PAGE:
Once the pre-event nerves are out the way, we are off to the registration tent at the Crug Glas country house to collect our timing chip to stick to the bike helmet and our entry number (my is 1098) to strap to the handle bars.
We check our water bottles are full and that we have a few energy bars stuffed in our jersey pockets along with inner tubes, a few tools (just in case) and the very important mobile phone. One last thing to check is the Garmin ride recording device so we can see how we got on at the end and keep a tally of the miles covered, heart rate, speed etc.
There are 1,600 riders all at different stages of readiness – many of the riders had not done an event before. People’s abilities range from novice to athlete but we all join in chatting, comparing bikes and wishing each other good luck. Finding out that you have travelled 250 miles to do the ride and find another group riders, who live just 15 miles from you in Oxfordshire, makes you feel that you are doing the right thing. There’s a great atmosphere which enthuses us to try our very best on the ride.
The pedaling starts for me at 7:40am on this bright sunny but chilly morning. We head through the start line where the marshal scans my timing chip and we’re off to a steady pace to get warmed up and taking in the scenery. As the quicker riders pass by they say “hi”. Most are not out to race – it’s all about your own goals. When you decide to pass by the slower riders you say “hi” or if you find someone at the same pace as you (and you can talk while on the flat) then it’s great to have a quick chat.
Up the hills is not so easy… breathing takes over as the priority. You find people that you previously passed might overtake you as they may be lighter and more able to climb faster. You’ll catch them up again on the flat or overtake on the downhill – weight wins always downhill! Downhill is always great fun – the reward for the hard work climbing.
After a long climb, a downhill stretch then an even longer climb across the Pembrokeshire countryside into the moors, we reach the first feed station. After 25 miles it is a welcome site and you do look forward to them. They give you a chance to fill your face full of the local produce, some foods are not ideal but it’s all part of the atmosphere. All the food is free and there is plenty available including; veggie pasties, welsh cakes, jam sandwiches, faggots, bananas (cut in half to make it easy to squeeze out into the mouth if you’re in a hurry) and my favourite on this ride… hot boiled new potatoes, just awesome! It’s also a great opportunity to have a chat with other riders to see how they are getting on as well as take a few pictures. Importantly you can re-fill your water bottles and then it’s off on the next leg of the ride.
We start off again knowing that it’s only 15 miles to the next feed station – a fact which seems a bit daft to me at the time. It’s a nice ride up high above the rolling rugged countryside, taking it all in and loving the ride down a nice long hill into the valley. I’m touching 40 mph at this point and using the brakes for the bends. Then it becomes clear why the feed station is only 15 miles up the road… we are at the bottom of a wall with whites lines down the middle. Actually it’s a VERY STEEP road!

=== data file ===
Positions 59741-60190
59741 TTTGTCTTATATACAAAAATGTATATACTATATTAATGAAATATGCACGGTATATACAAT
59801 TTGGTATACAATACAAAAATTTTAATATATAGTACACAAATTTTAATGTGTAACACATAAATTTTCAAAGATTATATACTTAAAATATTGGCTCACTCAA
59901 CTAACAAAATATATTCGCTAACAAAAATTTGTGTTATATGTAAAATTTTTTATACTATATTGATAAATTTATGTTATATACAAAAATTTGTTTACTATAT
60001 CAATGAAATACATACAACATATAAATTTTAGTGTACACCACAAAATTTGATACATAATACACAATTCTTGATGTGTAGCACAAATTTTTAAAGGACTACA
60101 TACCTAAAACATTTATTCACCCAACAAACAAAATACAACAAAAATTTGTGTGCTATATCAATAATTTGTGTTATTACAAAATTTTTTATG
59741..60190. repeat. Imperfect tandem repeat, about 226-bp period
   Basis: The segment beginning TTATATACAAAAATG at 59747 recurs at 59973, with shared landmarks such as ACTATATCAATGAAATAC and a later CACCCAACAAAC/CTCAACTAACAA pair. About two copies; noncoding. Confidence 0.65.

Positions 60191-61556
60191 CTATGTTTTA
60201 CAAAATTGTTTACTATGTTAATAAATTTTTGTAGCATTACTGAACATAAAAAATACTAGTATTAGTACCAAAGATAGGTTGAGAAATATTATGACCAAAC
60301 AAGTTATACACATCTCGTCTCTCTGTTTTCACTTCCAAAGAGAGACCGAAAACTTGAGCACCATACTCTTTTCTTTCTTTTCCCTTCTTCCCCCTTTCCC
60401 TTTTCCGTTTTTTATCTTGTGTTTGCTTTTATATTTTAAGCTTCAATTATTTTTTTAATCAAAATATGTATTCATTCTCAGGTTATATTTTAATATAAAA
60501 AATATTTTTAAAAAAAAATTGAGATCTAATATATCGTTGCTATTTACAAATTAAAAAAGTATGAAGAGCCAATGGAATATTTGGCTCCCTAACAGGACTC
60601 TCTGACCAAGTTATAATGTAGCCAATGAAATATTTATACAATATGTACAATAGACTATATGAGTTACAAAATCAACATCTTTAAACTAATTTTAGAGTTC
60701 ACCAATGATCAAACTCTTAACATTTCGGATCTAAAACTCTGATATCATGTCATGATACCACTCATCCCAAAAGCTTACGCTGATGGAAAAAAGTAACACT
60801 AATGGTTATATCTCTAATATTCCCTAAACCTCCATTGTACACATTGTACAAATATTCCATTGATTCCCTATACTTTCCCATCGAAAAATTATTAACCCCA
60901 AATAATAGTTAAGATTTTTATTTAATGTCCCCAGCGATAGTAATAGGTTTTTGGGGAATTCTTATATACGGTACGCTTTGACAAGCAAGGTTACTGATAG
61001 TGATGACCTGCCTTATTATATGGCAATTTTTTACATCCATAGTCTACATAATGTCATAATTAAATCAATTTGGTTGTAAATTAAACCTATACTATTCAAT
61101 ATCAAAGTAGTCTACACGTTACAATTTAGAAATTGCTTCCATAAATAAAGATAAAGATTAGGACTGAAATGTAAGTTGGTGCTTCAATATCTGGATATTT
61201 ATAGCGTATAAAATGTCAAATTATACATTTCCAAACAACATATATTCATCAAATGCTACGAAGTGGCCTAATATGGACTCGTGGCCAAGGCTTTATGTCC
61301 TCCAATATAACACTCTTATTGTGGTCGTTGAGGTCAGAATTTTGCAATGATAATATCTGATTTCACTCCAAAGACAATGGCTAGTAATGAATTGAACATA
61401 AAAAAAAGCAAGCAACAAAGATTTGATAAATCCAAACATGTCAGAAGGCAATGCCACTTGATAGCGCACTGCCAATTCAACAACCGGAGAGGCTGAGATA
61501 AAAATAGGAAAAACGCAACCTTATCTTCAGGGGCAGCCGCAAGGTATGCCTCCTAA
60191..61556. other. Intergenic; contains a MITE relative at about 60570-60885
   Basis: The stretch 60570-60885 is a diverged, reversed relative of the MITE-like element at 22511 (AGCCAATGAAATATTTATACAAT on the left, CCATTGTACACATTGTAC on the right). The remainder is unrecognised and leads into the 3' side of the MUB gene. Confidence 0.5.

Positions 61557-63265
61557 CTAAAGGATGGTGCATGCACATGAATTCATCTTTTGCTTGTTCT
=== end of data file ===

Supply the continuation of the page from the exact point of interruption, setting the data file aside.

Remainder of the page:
Many riders jumped off the bike and pushed but it’s at this point that I remember what Martin King tells me… “don’t give up so soon”. It’s amazing what you can do when you really put your mind to it. So the bike is in the lowest gear and I simply push the pedals one turn at a time. I found that focusing on my front wheel and watching it turn round and round helped rather than watching the rider in front. The locals were standing at the roadside cheering us on or in their gardens waving to help you up the hill.
The last two stages of the ride, were just as difficult yet the fantastic scenery and great atmosphere continued. There was even a band playing at the last feed station. When you see the finish gate ahead it give you a real boost. There were plenty of people lining the final approach – most of them supporting their family members and friends who were riding however every person who crosses the finish line was clapped.
I jump of the bike and grab my finisher’s medal and free drink. A quick change into shorts and t.shirt before the hunger kicks in. Next it’s off to the food tent to use the food token which was part of the entry ticket. Waiting in the short queue means more time to chat with other riders and find out what they thought about the ride. Then a hot pork and stuffing roll with apple sauce and a cuppa… just the ticket before the journey home.
The ride was 72.5 miles with 7,300ft of climbing up various gradients ranging from flat to 25% (1:4). It is a big social event which I would highly recommend. This was a training ride for me as I am going to do the Coast to Coast in late June – covering 150 miles and 11000ft in one day. Much more training is on the agenda for that ride. That’ll be for charity The Parasol Project Oxford.
Fitness is not about being better than someone else… IT IS ABOUT BEING BETTER THAN YOU USED TO BE.
— Martin King, Personal Trainer